7 January, 2007
Sometime it’s easy for us Americans to get bogged down in our own little world and forget that there are other countries outside our borders besides Canada and Mexico. I’ve written before about cultural confusion when you’re in a country that is very alien to your way of life.
So, in the interest of making these challenges a bit more active, here’s your homework: Describe a cultural difference and how it relates to games. My own bit after the break.
One thing that most people find surprising is that there is a huge board game culture in Germany. In fact, most modern board games are printed in Germany and if they do well then they come to the U.S. The game pieces are printed in the abstract, so that all you have to do is reprint the instructions for most games. One of the reasons why I’ve started taking German classes at the local community college is so that I can appreciate some of the board games better. One interesting game is Bohnanza, which has been brought to the U.S. but keeps German names for the cards.
Lately I’ve been spending some time playing Silkroad Online (requires IE for whatever reason). This is one of the “free” MMORPGs where you can play for free, but can buy items and upgrades to your character with offline currency. Since it is a free game, there are a wide variety of people playing it. Without having to worry about a central billing system, you get a lot of people able to play your game. In the game, I’ve seen people speaking English, Spanish, German, French, and Italian. I’ve also seen people speaking Polish and Hungarian. All in a Korean game. :) Note that most Asian countries have local servers, whereas the rest of the world plays on the “International” servers. But, the game also has some interesting quirks (such as misspellings and unusual grammar mistakes) common for a game made by a group with English not being their primary language. One of my favorite quirks is that you turn in some special event items to a character named Su-OK, even though there is a useless NPC named “Su-Ok” also in town. But, it is interesting to see how different cultures interact in the game like they do.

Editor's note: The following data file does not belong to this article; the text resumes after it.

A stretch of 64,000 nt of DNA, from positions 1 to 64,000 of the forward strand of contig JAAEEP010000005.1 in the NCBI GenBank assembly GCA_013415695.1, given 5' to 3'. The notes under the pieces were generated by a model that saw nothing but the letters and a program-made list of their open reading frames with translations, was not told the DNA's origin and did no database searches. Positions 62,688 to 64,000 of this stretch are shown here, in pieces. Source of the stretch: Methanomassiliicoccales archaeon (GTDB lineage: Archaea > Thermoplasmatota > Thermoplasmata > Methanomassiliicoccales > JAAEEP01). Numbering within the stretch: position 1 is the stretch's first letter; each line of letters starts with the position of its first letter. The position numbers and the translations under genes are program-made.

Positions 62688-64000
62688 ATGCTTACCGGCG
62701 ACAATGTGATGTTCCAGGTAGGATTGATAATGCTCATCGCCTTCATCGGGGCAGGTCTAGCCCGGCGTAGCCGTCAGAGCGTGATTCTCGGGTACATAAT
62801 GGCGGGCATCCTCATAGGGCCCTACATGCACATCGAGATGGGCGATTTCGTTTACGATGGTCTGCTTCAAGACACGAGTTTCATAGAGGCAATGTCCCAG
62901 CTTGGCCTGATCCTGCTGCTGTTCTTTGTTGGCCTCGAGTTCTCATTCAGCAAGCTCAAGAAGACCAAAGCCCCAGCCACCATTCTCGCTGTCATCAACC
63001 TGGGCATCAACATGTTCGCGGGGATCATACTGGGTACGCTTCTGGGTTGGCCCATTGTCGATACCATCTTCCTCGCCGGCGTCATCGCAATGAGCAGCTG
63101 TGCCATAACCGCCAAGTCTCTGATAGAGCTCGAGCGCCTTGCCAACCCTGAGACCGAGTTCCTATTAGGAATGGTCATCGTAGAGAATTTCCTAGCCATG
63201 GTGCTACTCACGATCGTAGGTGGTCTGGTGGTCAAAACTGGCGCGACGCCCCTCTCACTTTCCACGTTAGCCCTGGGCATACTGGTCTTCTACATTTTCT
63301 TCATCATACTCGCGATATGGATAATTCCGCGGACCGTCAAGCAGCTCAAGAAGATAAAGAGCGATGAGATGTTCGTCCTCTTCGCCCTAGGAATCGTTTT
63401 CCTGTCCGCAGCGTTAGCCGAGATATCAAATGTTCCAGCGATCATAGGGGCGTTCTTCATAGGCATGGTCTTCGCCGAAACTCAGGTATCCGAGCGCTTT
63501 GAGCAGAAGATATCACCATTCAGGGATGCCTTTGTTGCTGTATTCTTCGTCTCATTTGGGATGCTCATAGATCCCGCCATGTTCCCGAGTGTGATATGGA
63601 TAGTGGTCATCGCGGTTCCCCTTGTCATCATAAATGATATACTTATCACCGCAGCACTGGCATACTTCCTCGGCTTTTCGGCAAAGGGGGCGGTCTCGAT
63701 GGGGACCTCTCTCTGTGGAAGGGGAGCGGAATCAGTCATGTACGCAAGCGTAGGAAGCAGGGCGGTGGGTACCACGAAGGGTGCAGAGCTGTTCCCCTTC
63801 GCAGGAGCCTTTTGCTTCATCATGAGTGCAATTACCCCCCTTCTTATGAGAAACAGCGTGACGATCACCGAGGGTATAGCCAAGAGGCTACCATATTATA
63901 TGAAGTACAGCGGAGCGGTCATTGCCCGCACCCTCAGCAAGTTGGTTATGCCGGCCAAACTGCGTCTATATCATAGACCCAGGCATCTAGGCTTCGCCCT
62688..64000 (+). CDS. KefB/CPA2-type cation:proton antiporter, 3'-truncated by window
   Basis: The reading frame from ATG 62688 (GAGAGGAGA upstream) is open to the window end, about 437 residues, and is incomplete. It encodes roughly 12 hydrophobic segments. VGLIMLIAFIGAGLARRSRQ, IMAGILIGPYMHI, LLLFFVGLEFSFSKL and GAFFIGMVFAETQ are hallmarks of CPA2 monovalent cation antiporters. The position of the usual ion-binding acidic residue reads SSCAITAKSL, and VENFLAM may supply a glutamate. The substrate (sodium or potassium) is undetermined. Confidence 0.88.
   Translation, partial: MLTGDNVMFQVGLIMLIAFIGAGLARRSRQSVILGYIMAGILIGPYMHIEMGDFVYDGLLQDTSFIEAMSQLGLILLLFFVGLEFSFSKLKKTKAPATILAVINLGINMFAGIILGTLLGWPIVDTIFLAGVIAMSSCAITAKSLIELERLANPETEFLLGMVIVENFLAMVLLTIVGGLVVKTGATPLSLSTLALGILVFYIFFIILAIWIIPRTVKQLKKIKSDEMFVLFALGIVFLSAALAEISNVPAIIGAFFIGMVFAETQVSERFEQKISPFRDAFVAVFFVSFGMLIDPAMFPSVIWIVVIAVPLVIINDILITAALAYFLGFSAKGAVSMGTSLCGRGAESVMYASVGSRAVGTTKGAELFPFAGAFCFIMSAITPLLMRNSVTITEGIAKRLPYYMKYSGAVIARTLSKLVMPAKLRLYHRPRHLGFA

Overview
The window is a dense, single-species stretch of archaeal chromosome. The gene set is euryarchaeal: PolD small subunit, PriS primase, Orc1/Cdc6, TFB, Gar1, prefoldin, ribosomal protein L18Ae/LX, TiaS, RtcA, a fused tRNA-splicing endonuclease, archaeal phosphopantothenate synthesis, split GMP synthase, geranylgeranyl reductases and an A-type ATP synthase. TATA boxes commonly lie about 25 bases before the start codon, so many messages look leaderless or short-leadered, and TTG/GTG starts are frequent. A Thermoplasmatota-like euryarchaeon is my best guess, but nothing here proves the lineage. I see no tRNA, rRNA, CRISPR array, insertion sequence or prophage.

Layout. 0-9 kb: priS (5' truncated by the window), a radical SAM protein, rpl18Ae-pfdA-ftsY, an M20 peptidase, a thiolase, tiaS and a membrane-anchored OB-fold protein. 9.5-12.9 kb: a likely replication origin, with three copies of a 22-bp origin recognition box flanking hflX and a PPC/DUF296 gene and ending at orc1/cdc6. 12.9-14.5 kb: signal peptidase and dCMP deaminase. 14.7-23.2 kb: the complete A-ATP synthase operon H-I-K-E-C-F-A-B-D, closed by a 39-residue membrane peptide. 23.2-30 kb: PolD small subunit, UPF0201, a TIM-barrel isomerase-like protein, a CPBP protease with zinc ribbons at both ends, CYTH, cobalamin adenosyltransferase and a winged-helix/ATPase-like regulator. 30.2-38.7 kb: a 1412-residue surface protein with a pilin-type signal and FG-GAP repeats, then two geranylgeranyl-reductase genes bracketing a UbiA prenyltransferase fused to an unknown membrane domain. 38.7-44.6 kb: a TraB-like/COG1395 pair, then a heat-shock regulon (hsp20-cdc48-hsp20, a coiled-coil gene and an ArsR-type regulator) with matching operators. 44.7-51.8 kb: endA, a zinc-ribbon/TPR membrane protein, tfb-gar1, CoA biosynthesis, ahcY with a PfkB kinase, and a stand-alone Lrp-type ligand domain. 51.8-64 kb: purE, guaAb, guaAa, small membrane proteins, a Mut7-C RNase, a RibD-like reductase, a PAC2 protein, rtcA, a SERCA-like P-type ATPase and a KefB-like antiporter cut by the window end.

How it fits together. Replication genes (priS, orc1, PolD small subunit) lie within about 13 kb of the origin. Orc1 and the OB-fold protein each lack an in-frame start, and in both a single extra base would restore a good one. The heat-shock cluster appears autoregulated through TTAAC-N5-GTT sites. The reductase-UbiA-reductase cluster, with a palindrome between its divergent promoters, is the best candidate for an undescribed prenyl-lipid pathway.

So, what’s your cultural observation? If you don’t have one, go find one. The world, especially the online world, is becoming more multi-national. No more hiding in your comfortable American ignorance. Or European arrogance if you can’t think of anything cultural to share with us hicks over the pond. ;)